When it comes to women’s clothing, Islam has very high standards. According to Islamic piety, it should be long, loose and free from any clearance, and it should cover the whole body. However, there are many types of religious clothing for women and we are going to talk about them in this article. The hijab, the veil, the niqab appear frequently in travelogues from the Middle East and when discussing this region. It is quite common for individuals to confuse these names and use ambiguous terminology. This is the question that will concern us in this article. In case you have trouble answering the question in the title, we’ll explain the distinction in a few words that anyone can understand.
The Arabic word for veil is hijab, which literally translates to “veil” in English from Arabic. It can refer to any clothing that conforms to Islamic standards. The term hijab is often used, especially by Westerners, for any headgear worn by women. There are dozens of types, including but not limited to jersey hijabs, chiffon hijabs, silk hijabs, glitter hijabs, crimp hijabs, crinkle hijabs, hijabs prints, crinkle chiffon hijabs, kids hijabs, metallic pleated hijabs. It’s not just a piece of cloth you’re wearing. It’s a way of life that many Muslim women identify with. In the UK, it is one of the most common Islamic and Eid gifts in the hidden pearls online shop.
- Chadra is a Persian word that literally translates to “tent” in English. In reality, the chadra is necessary to comply with the law which obliges to hide the “shameful spots”. For men, the pudendal spot is defined as the area between the navel and the knees. For women, it includes the whole body excluding the hands and feet.
- Niqab is an Arabic word that translates to “veil”. It is a common headgear used by a lady to conceal her face. The niqab is an article that completely covers the whole body and even the view. It is very popular in some Muslim countries. This is why wearing the niqab is allowed, but not compulsory. Despite this, the majority of Muslim women cover their hair.
- Burqa is a Central Asian name that has been used to describe men’s and women’s clothing at some point in history. It is now the strictest type of Islamic clothing that completely covers all skin. It covers the whole body, including the eye openings. It is a very distinct product and even banned in some European countries. Yet, in some countries, it is common to wear chiffon hijabs.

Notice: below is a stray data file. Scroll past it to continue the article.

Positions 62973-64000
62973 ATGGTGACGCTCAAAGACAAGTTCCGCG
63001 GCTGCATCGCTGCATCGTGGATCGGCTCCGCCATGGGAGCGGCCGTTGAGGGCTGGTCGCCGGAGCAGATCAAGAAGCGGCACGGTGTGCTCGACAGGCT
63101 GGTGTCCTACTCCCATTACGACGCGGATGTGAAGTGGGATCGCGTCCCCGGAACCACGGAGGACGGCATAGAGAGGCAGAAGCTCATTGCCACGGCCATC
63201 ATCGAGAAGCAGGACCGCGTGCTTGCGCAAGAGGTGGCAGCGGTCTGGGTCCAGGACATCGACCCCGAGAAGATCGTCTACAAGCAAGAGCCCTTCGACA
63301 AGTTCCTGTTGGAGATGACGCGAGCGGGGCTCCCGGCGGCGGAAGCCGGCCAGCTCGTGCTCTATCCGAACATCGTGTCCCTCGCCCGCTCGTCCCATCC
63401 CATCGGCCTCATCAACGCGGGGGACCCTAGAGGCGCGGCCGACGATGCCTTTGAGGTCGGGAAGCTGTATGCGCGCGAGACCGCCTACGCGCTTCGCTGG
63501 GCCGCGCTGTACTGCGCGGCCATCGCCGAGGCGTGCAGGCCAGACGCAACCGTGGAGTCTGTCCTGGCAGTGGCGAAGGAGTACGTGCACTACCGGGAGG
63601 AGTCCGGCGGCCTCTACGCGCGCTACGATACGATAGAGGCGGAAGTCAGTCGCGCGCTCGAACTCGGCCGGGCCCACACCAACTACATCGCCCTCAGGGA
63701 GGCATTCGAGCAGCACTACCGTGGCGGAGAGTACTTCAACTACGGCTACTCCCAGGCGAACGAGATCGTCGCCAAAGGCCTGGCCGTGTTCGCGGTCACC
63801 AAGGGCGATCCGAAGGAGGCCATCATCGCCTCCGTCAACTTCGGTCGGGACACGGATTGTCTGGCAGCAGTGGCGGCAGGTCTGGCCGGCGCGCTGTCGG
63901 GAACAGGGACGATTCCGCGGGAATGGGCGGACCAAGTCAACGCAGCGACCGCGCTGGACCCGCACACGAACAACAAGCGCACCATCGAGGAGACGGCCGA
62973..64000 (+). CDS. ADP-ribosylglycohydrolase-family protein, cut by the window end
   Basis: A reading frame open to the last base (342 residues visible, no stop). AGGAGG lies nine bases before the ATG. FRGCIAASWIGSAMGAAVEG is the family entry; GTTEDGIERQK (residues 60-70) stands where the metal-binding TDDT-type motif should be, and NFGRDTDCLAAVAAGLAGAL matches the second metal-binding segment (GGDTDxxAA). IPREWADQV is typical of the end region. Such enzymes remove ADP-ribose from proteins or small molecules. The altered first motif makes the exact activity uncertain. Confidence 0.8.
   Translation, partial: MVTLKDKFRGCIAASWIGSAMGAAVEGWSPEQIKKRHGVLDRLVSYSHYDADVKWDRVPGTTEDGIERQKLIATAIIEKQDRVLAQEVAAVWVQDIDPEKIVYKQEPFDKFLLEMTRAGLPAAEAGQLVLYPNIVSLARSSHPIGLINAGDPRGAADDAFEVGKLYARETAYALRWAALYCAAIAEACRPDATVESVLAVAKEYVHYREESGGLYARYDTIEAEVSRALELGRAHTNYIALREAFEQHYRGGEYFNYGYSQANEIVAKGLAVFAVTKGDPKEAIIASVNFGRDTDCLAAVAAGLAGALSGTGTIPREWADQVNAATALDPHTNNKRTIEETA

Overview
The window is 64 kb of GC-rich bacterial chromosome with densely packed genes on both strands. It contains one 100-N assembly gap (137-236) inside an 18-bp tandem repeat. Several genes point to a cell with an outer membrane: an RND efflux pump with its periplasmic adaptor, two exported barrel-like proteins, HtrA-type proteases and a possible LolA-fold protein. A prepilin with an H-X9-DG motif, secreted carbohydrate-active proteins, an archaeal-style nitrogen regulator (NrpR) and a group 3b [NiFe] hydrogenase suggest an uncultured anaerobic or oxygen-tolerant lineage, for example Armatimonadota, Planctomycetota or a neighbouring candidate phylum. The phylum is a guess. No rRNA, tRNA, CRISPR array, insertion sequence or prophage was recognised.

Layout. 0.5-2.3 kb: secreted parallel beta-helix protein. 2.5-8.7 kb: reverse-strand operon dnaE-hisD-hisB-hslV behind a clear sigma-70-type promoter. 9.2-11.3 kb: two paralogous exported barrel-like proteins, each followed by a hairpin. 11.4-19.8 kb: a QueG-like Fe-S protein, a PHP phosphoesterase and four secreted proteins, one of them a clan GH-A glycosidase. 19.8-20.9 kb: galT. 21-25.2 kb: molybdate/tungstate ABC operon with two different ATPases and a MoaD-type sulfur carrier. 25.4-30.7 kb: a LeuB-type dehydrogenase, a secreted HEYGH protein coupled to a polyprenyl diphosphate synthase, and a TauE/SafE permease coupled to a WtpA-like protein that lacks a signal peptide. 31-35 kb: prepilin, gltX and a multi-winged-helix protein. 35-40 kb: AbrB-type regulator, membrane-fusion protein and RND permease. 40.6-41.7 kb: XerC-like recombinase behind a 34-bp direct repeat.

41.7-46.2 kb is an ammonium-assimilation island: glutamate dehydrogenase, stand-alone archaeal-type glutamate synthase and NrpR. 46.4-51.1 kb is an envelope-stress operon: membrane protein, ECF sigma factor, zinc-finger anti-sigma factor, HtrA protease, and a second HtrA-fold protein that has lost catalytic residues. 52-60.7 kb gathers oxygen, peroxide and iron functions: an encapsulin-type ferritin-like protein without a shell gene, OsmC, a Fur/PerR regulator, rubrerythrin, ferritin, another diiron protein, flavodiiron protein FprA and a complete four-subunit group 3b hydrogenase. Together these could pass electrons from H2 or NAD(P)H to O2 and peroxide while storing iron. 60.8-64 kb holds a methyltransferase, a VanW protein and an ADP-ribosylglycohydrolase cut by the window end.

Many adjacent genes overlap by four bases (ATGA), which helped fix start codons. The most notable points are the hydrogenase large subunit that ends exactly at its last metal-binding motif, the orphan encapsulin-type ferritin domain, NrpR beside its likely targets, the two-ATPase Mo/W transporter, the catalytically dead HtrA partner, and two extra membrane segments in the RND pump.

- A shawl is a simple rectangular scarf that covers the hair, completely or partially. The scarf is wrapped around the head then hangs over the shoulders in a series of pleats to finish the look. The shawl is available in a variety of colors. Among Muslim women, the shawl is the most liberating head covering they can wear. Many choose it for its ability to combine it with different styles of clothing.
Let’s take a closer look at the hijab. The Muslim hijab is sometimes referred to as a veil, which is completely incorrect. In the Middle East, a hijab is a garment worn under Sharia. In its most basic form, it is a helmet that only covers the face and hides the ears and neck, but does not cover the hair. It is excellent knowledge to know everything that we have described in this article. Most importantly, know the distinction between a burqa and a shawl.
- A turban is very popular in Turkey. The turban only covers the hair, is very popular among the people for its ease of wear and comfort, because it is only a head covering that fully covers your hair.
- Isarp is a Turkish term meaning a scarf. It looks exactly like a regular scarf and covers hair and neck.
- Tudung is quite common among Muslim women in Southeast Asia, especially in Indonesia. It is the same garment as the hijab, but it has unique features for Indonesia.
- Himara is a long veil that is worn all the way down. The essence of himara is to cover the contour of the upper body. It is very similar to those worn by Christian nuns.
- Batula, in the field of Islamic women’s fashion, a form of defense that protects the face from the sun and dust, as well as from the gaze of male admirers. It is widely used in Iran and some Arab countries, among others.
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